Experience Helpful, But Not Required
King’s Bounty is a game steeped in myth and tradition. It’s a game that spawned the Heroes of Might and Magic series that (along with Ultima) is the series that brought many people into the world of computer gaming. Hearing that the game was being re-made was both exciting and terrifying at the same time. It’s exciting because it’s always every gamer’s fantasy to be able to replay a classic game using modern technology with all the graphical whistles and bells. But it’s terrifying too because it’s very difficult for a remake to live up to the inflated memories of a classic title. And the industry hasn’t been too great with providing good remakes, so that runs against projects like this too.
However, it’s a pretty safe bet that most players will fall in love with King’s Bounty: The Legend right off the bat whether you love the original or have never even heard of it. But it’s obvious that Russian developers Katauri Interactive were fans of the original game and actually, you know, played it a few times. As such, this new title keeps the flavor and gameplay of the original title while vastly expanding the KB world with a lot more than a fresh coat of painted pixels.
Like the original, you are a Treasure Searcher, a noble title for a guy who goes around and loots stuff in the name of king and country. Unlike the original, you are not thrown right into the plot of the game. If you remember the original, you set off on your main mission to capture the villains of the kingdom pretty much right away. Here, you will be eased into the main quest and can go off and do your own thing in a surprisingly non-linear world filled with side quests just waiting for brave heroes. Kudos to Katauri for this.
You control a hero that can be a mage, paladin or warrior. There is a fairly extensive skill tree that you can use to level your main character into the type of combatant you like. With the exception of a few high-end skills that are exclusive to one class or the other, you can pretty much build out each character however you like. It’s just that there are three rune types that you use to purchase skills and each character receives different ratios of them. So a warrior could be built out like a mage, but this will happen very slowly because they don’t get many Magic runes when they level, which are used to increase your magical skills. The paladin is the most balanced class if you want to become more of a jack-of-all trades, though they too have specialized skills.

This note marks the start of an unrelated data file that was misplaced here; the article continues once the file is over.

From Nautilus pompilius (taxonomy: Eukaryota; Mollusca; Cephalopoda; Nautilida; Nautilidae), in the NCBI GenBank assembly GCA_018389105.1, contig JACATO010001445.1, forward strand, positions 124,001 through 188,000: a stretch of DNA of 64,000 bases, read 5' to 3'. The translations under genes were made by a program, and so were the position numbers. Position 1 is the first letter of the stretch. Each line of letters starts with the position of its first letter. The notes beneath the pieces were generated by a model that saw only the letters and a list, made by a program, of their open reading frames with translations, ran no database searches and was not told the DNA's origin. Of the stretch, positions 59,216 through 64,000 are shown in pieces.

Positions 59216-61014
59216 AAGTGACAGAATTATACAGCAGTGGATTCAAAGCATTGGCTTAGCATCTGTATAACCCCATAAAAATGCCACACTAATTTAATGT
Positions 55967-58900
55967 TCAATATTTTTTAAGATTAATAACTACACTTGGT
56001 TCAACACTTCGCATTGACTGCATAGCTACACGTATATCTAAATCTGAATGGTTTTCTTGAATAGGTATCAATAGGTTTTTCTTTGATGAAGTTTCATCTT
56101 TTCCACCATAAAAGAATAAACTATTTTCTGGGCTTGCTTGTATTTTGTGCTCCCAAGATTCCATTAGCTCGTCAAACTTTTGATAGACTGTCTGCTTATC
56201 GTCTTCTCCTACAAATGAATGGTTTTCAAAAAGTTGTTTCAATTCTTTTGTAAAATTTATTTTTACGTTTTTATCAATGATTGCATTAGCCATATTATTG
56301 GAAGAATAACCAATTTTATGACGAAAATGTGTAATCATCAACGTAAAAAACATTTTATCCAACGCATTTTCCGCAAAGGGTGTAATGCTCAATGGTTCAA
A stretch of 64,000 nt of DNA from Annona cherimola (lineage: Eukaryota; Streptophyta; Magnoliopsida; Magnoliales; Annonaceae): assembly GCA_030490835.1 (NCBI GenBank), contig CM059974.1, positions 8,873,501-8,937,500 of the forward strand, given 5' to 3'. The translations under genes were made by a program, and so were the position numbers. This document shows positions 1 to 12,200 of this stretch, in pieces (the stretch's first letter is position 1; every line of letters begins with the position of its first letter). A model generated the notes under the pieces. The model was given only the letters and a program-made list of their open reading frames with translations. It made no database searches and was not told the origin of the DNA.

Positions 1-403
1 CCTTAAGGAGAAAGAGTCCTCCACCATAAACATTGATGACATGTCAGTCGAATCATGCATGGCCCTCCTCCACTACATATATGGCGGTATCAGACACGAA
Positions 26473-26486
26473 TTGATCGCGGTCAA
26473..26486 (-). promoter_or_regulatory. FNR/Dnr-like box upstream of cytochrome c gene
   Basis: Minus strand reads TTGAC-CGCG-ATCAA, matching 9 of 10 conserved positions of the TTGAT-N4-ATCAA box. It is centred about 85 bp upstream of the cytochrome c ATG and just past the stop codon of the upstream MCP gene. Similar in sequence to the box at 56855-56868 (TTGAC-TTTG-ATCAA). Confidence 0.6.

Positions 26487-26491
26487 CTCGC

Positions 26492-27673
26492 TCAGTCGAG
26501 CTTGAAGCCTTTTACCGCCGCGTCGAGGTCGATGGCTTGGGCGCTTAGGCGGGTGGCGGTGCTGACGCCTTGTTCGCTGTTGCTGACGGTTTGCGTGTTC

Your hero rides around the main map on a horse in real time. Your hero avatar represents both your hero and a following army that you recruit and build as a mainstay of the game. When you happen to bump into a troop of enemies, which are also represented by avatars that normally look like the most powerful creature in the stack of opponents, you drop into a hex map for the purpose of turn-based combat.
Unlike the Disciples series which boasts similar gameplay, your hero here (and in the original) does not actually directly participate in the combat, except when they occasionally cast spells. Your skills and any magic items you are carrying do influence the combat however. So if you have a sword that gives your hero +3 attack power, what that really means is that all your armies enjoy that benefit.
You can have five stacks of troops on the battlefield at any one time, though your opponents will sometimes have more. Unless you have the tactics skill, your troops will be randomly lined up along the "back wall" of a pending battle. Your goal is the elimination of the opponent’s army, plain and simple. If they are lead by a hero then he or she might cast spells on your troops. If they don’t have a hero (most don’t) then it’s simply a straight fight and your group has a serious advantage, though some armies can cast limited spells as well.
The tactical battles have some random elements too, like battlefield obstacles which non-flying opponents will have to walk around or crosses that randomly bless someone each turn unless someone doesn’t want to take the chance on buffing an opponent and destroys it. Combat itself is very simple, though if you go into it without a strategic mind then you will lose. Each troop takes turns based on their initiative roll until everyone has moved. Then the game moves on to the next turn.
If you have a troop of wolves, for instance, with four action points, they can move three (or any number less than three) and then attack, move three and then adopt a defensive stance, or move four spaces. They can also howl, which is a special ability that spooks lower level humans and elves. Using a special ability normally consumes all remaining action points unless that ability involves movement, like being able to run extra spaces. Certain special abilities can only be used once per combat, while others reload after a number of turns have passed. Some troops also influence others in the same army, like the guardsmen with their shiny gold armor increasing the morale of human archers and swordsmen.